I’ve been reading a bit of Malcolm Gladwell’s Blink recently, where he talks about the phenomenon of, among other things, thin-slicing. Thin-slicing is essentially just a fancy word for that notion that you can glean a significant amount of information from minutiae, often unconsciously. I was reminded of this recently while musing about the miracle of the handshake.
Over the past two weeks, I’ve gone to nearly 2 dozen meetings, and shaken over 3 dozen unique hands. Many of these hands belonged to CEOs or VCs or people who would just as soon shake my hand as spit in it (and not in a good way either). One of these hands belonged to a guy with a billion-dollar collection of Salvador Dali originals in his house in Makati. Another belonged to the manager of Little Richard back in the day. And another belonged to the CEO of a multi-million-dollar Australian tech company. The rich, successful types usually shake hands in very similar ways, because they’ve done it so many times that it’s become reflex.
The general process is to grasp, pump, squeeze and release, but the timing of the release and the amount of squeeze you exert is crucial. Why is it crucial? Because people thin-slice you on the basis of your handshake.
Because there is a very specific way to properly shake someone’s hand, there are myriad erroneous ways as well. My personal peeve is what I like to call the faggot-shake, which is where the guy just slips his hand into yours and lets you do all the work. No pump, no squeeze. Just the barest hint of a grasp, a pause, then release. This is how women in polite society shake hands. When a guy shakes your hand like this, it basically means that he wants to be treated like a lady.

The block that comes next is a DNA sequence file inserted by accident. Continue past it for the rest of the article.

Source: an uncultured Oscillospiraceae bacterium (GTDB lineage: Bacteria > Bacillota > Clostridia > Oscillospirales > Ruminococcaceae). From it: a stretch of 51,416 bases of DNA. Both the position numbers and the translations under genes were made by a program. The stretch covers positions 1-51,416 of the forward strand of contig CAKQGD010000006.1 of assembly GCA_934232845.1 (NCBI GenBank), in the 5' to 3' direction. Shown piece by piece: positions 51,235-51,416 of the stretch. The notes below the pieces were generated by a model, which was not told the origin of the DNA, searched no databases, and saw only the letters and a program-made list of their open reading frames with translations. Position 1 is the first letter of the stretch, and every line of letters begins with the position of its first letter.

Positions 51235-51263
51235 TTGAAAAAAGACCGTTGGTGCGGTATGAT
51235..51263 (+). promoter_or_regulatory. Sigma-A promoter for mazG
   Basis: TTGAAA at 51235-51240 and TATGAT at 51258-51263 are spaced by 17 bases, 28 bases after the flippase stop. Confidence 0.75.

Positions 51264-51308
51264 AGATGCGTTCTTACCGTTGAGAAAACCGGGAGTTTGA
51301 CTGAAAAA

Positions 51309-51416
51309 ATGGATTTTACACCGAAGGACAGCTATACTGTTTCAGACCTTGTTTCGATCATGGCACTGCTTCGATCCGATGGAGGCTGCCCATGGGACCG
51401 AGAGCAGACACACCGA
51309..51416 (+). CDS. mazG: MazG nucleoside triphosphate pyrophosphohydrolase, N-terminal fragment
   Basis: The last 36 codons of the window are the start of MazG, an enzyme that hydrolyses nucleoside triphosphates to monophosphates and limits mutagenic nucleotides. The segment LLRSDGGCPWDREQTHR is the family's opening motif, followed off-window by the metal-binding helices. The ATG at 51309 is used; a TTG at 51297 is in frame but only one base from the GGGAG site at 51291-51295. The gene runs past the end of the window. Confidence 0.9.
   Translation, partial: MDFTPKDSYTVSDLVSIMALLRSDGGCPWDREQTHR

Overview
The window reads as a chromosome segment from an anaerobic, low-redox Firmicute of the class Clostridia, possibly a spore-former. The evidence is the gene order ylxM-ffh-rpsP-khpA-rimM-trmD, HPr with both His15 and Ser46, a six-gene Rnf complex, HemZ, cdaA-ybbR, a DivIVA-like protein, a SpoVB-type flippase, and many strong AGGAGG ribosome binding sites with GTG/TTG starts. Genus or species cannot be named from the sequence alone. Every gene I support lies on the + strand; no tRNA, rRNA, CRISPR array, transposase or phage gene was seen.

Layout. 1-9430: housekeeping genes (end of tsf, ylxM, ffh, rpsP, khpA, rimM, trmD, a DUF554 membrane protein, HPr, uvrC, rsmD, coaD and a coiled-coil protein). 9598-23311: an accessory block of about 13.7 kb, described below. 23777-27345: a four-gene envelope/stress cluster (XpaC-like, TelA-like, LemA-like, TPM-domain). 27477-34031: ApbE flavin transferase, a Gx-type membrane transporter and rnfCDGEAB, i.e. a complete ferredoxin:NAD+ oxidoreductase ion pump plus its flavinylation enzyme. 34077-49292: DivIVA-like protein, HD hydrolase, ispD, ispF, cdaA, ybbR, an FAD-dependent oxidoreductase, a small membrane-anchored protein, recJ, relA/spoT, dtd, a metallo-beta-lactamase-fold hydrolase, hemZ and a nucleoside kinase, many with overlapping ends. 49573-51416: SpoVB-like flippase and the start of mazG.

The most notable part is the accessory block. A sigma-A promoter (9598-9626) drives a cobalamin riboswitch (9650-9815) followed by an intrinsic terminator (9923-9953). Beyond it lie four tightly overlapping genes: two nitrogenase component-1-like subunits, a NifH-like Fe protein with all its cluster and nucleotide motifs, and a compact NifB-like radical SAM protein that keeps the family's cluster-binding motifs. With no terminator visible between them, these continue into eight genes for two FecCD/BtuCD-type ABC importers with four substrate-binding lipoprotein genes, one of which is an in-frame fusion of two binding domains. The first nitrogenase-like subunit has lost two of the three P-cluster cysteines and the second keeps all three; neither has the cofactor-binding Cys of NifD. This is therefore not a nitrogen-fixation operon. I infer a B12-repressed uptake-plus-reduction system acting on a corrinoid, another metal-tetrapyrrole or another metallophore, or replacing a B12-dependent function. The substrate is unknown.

Recently, I’ve noticed the faggot-shake employed more and more by blowhards, which is surprising because you’d expect these types of people to have very forceful handshakes. Instead, they place their clammy hands in yours and wait for you to shake, then proceed to bore you to death with their own personal illusions of grandeur. Thankfully, I know that the best way to handle a blowhard is to pretend you’re impressed. (It makes for amusing stories to your friends afterwards.)
On the other side of the spectrum is the samson-shake, which is often used by people who feel they have a lot to prove, and thus try too hard to show (irrelevant) physical strength. These guys squeeze hard and try to see if you’ll wince. I’ve seen this mostly from guys with crappy jobs. They usually have a big shit-eating grin on their face when they do it too.
Another variation is the eternal-shake, i.e., the guys that won’t let go. This is due to inexperience more than anything else, and I’ve learned that you shouldn’t really read too much into this one. (On the other hand, the very fact that the guy you’re shaking hands with is inexperienced might be enough to get a good idea of whether he’s lying to you or not.)
The trick about reading these hand-shakes is to keep it in context. For example, the aussie CEO had a samson-esque handshake, which confused me until I realized that it was probably because he was twice my weight. He looked right at me when he gave the squeeze too, and you could tell that it was a very subtle test. The only thing to do at that point is squeeze back, otherwise, I’d be marked as a lightweight.
Why do I put so much thought into these hand-shakes? Well, I’m obsessive about details, by nature. But the bigger reason is that a person’s actions don’t lie quite as well as his words do, and I need every bit of help I can get figuring these people out.